Cargo leads AA integration

LOS ANGELES — American Airlines has designated its cargo unit to lead its brand and operational integration with US Airways.

“We expect to be on a single air waybill well before the FAA approves our Single Operating Certificate,” said Robert D. Isom Jr., COO of American Airlines, at the IATA World Cargo Symposium this week. Isom is leading the effort to integrate AA and US Air. Interestingly, there is precedent for this approach within the oneworld alliance; IAG also initiated its integration of British Airways and Iberia with their cargo departments.

Like seemingly every other combination, all-cargo, and express carrier in the world, Isom said that AA would put more emphasis on temperature-sensitive shipments, as well as leverage the bellies that each of the carrier’s new 787s [and A350s] would offer. AA recently invested in a new controlled-room-temperature (CRT) facility at JFK, and is finalizing one at London Heathrow. The carrier is also getting ready to break ground on a new 30,000 square foot (2,800 sq m) dedicated cold chain/pharma facility in Philadelphia.

AA’s “essential” cargo business is on pace to generate more than $800 million of revenue – “and a significant portion of that falls directly to the bottom line, a bottom line that hasn’t been in the black that often in the past,” Isom said. The carrier’s future cargo business will be reliant on AA’s fleet changes, most significantly the 42 787-800s and -900s, and the 22 A350-900s that AA has on order. The first of the 787s will be delivered before year’s end, and the A350s are scheduled to begin arriving in 2017.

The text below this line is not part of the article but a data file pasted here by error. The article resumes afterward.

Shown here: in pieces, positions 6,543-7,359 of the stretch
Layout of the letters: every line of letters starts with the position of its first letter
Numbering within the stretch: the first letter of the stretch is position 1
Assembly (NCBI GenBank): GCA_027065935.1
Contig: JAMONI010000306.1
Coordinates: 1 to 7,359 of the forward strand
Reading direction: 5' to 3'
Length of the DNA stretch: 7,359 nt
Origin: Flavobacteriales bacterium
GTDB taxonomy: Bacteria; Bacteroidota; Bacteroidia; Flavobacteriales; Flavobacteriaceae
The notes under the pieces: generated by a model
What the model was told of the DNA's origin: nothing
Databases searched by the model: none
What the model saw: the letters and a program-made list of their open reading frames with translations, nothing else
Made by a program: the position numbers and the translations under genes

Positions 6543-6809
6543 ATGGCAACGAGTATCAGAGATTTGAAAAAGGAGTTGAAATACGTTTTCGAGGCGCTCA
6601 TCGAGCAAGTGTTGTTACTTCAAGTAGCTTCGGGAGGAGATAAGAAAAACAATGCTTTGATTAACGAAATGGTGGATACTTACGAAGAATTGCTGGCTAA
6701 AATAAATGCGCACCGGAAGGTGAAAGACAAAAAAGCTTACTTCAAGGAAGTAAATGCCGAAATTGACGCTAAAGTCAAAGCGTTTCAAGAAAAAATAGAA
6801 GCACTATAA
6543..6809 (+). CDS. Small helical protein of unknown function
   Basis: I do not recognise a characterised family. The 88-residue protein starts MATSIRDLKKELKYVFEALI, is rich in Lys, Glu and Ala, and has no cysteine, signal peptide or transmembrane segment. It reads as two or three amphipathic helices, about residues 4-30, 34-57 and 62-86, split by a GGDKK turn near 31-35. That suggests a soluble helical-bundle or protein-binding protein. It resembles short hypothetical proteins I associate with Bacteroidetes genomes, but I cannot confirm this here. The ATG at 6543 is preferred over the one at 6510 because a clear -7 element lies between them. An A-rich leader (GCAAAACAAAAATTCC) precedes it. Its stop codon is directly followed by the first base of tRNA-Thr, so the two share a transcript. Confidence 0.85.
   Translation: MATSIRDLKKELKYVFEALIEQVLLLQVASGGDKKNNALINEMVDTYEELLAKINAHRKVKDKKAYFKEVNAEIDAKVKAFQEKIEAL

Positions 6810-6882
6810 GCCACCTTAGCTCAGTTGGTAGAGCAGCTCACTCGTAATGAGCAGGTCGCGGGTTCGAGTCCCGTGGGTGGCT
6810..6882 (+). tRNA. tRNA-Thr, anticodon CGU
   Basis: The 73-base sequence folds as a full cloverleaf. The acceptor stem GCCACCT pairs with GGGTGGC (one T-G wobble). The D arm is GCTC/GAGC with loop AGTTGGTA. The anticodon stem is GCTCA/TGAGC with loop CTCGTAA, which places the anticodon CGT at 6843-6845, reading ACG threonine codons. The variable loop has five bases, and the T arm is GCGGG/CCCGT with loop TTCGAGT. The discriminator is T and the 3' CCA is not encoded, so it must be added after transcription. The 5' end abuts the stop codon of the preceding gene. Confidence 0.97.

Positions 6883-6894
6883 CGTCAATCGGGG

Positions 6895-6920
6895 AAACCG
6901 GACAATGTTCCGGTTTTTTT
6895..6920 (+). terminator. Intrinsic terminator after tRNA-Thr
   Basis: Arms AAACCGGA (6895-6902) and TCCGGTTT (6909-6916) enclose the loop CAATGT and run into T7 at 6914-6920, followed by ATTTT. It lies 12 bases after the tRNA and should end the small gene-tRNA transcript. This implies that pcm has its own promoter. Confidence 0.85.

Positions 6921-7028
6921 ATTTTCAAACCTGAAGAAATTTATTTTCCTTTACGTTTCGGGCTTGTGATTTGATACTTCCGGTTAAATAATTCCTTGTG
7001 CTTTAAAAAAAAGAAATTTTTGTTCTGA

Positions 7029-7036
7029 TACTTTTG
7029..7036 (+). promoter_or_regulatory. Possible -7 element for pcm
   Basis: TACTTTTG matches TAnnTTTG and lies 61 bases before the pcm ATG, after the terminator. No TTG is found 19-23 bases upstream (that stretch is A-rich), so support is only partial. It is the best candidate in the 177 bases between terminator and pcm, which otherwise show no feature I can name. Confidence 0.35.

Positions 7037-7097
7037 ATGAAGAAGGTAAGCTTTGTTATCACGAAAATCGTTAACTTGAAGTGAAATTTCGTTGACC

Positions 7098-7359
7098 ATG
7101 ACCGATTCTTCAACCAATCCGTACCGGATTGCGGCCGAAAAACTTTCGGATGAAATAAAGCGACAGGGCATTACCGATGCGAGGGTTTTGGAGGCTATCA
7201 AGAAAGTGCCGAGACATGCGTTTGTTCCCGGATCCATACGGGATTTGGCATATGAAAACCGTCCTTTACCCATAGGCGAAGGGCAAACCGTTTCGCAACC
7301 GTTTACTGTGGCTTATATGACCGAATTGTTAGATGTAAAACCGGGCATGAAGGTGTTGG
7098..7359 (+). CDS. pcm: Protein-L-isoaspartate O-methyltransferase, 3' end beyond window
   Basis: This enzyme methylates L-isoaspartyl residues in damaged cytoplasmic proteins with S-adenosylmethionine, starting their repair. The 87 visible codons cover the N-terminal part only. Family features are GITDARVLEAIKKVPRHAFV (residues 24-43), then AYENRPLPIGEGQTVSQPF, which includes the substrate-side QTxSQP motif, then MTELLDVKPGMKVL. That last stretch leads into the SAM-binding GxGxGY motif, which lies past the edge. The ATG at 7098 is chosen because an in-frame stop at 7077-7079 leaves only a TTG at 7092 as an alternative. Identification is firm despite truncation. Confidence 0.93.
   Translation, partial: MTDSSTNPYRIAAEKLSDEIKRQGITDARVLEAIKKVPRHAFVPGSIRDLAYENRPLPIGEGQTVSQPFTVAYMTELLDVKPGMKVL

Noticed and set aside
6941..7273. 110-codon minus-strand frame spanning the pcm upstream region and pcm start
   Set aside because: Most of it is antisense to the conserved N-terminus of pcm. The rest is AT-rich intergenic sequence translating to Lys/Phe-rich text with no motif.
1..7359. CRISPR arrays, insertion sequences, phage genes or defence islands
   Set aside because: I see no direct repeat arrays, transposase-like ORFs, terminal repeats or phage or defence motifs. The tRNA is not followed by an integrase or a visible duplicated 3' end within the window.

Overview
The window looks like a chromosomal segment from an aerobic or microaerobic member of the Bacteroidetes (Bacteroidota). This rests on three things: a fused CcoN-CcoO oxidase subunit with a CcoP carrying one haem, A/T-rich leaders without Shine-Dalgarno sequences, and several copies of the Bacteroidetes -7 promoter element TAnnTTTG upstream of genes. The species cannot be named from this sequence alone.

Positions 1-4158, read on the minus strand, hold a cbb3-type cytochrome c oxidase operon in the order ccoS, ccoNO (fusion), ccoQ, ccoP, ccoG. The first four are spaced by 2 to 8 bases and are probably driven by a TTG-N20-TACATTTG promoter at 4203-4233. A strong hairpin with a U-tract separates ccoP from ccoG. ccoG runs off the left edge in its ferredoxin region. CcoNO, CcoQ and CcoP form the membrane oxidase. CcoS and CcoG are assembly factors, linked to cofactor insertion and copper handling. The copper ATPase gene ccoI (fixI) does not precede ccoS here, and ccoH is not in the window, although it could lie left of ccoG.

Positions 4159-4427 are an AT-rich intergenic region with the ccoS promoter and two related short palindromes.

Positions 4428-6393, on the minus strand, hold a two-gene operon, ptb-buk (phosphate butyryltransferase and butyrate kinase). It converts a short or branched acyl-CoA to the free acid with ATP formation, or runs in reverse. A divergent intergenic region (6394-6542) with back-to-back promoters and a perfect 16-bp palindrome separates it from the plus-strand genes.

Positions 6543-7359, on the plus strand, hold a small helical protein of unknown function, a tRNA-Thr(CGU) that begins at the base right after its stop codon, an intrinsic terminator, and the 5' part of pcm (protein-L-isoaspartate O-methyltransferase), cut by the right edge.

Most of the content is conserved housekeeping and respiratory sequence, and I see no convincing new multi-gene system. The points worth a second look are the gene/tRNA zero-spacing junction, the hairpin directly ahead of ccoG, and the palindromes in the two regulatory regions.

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One Comment

  1. mortenmller says:

    When comparing CASK for AA’s different WB types (eg for their Retail Psychologists piloting the AA on-line CRS pricing unit to correctly determine the lowest possible real-time “bottomline”) the apport of underbelly air cargo to the ASK calculation may be phrased into following equation :

    (aggregated) ASK = [ (leveraged seat count) + (leveraged ULD count) x Vol/φ ] x L … where φ is the revenue conversion factor for freight vs YCff (Y-class full fare ticket price) and where ‘Vol’ is the volume in cuft of the applicable ULD – PMC or LD3 or LD6 etc …; besides, ‘L’ is the sector length in Km …

    The revised (freight-boosted) new bottomlines are more aggressive and may conveniently be applied cutting for higher market shares …

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